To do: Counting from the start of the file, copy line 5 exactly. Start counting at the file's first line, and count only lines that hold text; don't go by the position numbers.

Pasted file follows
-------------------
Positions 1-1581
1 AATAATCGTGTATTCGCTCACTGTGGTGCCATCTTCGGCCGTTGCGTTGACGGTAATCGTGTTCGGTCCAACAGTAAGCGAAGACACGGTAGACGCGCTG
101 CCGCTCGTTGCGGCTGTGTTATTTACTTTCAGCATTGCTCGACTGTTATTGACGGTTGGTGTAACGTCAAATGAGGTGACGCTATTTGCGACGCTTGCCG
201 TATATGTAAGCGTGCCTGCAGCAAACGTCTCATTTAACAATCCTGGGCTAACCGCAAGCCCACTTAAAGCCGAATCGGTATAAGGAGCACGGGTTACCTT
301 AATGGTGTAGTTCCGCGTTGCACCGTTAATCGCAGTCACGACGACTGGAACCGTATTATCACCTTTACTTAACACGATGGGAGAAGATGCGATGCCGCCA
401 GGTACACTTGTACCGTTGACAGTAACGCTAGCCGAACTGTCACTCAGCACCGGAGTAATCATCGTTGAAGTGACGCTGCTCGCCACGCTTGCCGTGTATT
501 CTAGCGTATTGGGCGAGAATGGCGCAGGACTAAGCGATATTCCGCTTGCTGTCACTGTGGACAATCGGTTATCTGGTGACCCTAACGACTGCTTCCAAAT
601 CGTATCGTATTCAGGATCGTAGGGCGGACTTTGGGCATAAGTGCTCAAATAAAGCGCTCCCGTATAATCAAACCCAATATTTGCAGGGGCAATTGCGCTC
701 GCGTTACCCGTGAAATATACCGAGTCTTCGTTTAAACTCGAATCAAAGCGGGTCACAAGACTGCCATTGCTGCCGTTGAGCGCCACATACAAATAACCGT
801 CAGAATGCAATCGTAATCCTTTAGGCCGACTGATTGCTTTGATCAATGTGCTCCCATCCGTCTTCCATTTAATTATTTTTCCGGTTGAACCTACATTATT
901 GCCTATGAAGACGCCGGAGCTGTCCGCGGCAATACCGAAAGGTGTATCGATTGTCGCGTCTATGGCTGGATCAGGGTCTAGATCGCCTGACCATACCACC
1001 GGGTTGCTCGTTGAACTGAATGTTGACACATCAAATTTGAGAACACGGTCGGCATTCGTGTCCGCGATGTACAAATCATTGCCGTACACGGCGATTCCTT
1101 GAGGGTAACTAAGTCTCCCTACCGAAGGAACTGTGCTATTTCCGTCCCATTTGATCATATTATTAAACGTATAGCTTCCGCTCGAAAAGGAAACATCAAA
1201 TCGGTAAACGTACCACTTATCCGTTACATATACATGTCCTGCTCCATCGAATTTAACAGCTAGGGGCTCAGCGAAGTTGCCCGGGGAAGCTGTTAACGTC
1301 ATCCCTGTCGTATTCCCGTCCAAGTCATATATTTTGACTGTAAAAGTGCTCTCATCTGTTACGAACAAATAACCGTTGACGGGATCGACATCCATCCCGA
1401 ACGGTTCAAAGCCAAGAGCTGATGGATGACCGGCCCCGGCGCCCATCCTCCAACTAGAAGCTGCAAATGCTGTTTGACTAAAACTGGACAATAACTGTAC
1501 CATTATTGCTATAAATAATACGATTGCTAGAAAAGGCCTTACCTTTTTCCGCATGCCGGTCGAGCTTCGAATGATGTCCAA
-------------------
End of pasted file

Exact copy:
301 AATGGTGTAGTTCCGCGTTGCACCGTTAATCGCAGTCACGACGACTGGAACCGTATTATCACCTTTACTTAACACGATGGGAGAAGATGCGATGCCGCCA